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How Reading The Last Castle Might Actually Cure Your Desire for Wealth:

If the workings of the upper class in America is your thing, Denise Kiernan’s — book, The Last Castle is definitely for you.


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Melissa Gouty

5 months ago | 4 min read
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Biltmore and the Vanderbilts

The Last Castle by Denise Kiernan

Some books I appreciate for their plot. Some for their character development. In others, I’m awed by the scope of the story, and sometimes I’m fascinated by the uniqueness of the concept.

Denise Kiernan’s nonfiction book, The Last Castle, wowed me with the enormity of its research. Beginning in the late 1880s, Kiernan tells the story of Edith Dresser Stuyvesant, a woman of notable ancestry, who married George Washington Vanderbilt, one of the wealthiest men in the world.

George Washington Vanderbilt, a man who didn’t want to live the prescribed life of the upper echelon in New York, traveled through the hills of North Carolina and decided to build his residence there in Asheville, ‘far away from the madding crowd.’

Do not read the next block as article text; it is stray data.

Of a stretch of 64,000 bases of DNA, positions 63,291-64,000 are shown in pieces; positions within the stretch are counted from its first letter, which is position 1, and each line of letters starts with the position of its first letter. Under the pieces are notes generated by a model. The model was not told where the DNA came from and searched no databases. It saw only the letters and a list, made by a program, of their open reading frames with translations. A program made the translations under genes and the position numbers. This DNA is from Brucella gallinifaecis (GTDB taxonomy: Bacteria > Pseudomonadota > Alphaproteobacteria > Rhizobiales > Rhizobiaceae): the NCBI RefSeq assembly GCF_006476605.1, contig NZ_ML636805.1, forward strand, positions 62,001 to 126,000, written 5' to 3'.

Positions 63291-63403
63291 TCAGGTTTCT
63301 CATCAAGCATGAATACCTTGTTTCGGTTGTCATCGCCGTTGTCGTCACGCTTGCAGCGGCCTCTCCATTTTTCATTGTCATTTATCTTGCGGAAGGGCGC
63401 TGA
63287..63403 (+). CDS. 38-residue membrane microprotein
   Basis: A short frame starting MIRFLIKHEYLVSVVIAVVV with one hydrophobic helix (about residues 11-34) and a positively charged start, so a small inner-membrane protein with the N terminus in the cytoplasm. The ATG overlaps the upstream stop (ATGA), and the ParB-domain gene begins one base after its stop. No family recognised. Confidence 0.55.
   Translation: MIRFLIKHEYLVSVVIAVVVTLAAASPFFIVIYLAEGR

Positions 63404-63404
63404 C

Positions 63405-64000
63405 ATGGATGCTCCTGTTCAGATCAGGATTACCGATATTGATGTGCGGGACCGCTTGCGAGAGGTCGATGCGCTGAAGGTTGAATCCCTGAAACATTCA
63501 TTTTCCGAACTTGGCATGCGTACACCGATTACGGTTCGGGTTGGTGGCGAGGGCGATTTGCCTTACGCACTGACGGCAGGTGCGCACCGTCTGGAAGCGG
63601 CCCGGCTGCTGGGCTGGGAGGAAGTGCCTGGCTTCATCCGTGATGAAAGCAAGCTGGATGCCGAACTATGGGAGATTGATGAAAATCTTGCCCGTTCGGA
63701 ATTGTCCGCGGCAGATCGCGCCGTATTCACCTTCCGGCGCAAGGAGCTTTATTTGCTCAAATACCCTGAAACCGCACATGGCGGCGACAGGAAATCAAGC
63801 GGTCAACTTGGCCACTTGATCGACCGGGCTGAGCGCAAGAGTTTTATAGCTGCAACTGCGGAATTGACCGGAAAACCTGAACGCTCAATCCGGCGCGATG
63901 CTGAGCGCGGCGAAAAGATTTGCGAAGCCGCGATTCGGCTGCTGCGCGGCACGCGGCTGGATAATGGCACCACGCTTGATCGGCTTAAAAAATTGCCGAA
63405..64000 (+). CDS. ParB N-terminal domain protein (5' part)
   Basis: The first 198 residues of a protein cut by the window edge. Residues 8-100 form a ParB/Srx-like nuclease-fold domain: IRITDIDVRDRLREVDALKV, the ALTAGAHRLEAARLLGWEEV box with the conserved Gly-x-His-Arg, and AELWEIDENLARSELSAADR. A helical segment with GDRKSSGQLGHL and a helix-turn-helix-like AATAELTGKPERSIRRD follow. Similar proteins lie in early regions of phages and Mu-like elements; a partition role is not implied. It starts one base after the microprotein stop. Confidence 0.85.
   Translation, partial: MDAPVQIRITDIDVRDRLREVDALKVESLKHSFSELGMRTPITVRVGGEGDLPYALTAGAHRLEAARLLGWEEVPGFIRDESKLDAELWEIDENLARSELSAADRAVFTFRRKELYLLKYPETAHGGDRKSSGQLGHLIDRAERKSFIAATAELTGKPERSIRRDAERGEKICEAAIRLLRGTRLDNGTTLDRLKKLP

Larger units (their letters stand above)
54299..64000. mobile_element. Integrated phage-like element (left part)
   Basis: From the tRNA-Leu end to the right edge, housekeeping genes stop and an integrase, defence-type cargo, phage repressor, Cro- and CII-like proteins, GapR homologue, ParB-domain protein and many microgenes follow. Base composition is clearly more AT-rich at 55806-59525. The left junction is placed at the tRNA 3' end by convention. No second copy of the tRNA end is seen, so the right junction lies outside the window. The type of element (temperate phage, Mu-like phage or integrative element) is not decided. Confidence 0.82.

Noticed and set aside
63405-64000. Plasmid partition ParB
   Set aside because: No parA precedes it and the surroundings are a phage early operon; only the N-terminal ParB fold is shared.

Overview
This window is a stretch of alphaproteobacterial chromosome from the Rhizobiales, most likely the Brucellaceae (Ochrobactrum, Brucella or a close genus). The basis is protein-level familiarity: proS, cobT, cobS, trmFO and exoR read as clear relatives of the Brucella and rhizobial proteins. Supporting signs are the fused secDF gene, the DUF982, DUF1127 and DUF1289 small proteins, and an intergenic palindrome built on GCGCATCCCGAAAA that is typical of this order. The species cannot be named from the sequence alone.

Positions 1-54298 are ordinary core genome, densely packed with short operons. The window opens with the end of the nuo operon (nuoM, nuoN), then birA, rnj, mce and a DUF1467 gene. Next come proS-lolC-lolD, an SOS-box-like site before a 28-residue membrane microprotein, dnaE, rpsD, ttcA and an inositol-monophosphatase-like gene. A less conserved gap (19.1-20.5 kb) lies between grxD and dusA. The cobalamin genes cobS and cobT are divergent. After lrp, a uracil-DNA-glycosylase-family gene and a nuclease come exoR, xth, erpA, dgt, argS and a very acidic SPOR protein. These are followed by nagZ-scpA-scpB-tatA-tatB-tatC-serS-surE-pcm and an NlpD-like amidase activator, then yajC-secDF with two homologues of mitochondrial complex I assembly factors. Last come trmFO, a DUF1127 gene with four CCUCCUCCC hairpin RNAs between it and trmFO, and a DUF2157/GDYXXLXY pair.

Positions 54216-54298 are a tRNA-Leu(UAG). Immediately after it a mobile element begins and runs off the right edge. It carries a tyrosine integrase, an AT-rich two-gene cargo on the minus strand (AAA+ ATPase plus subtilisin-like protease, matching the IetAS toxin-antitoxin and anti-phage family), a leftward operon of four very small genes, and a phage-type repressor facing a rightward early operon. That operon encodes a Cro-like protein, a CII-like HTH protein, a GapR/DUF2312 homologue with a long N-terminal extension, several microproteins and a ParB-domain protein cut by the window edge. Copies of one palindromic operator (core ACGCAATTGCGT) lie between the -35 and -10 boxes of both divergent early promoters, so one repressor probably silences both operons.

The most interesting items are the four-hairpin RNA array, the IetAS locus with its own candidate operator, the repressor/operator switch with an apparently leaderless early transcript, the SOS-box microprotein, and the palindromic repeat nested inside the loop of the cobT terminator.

Bringing Together the Greatest Artisans of an Era

Money was no object, and George Vanderbilt spent more than six million dollars creating the largest private home ever built in America. The 175,000+ square foot mansion incorporates the work of some of the era’s greatest artisans.

Frederick Law Olmsted, landscape architect and creator of New York’s Central Park, and Richard Morris Hunt collaborated to create a massive chateau with more than 250 rooms gracefully situated in strategically placed gardens, roadways, and woodland areas.

Spanish architect, Rafael Guastavino, who had completed impressive tiled domes in projects along the East Coast, like the Boston Library, Carnegie Hall, the New York City Subway, and the Plaza Hotel, brought his skill and vision to Biltmore.

A beautiful, tiled, vaulted ceiling arches over the massive swimming pool. Entryways, staircases, and floors exhibit his masterpieces in tilework.

Then George Vanderbilt bought in great artwork, tapestries, and sculptures from all over the world, created by the greatest artists of the time.

The Last Castle meticulously documents the six-year process of building the magnificent structure, the relationships between the architects, the plans to combine the natural setting with the newly-created mansion, and the protection and management of the surrounding forests.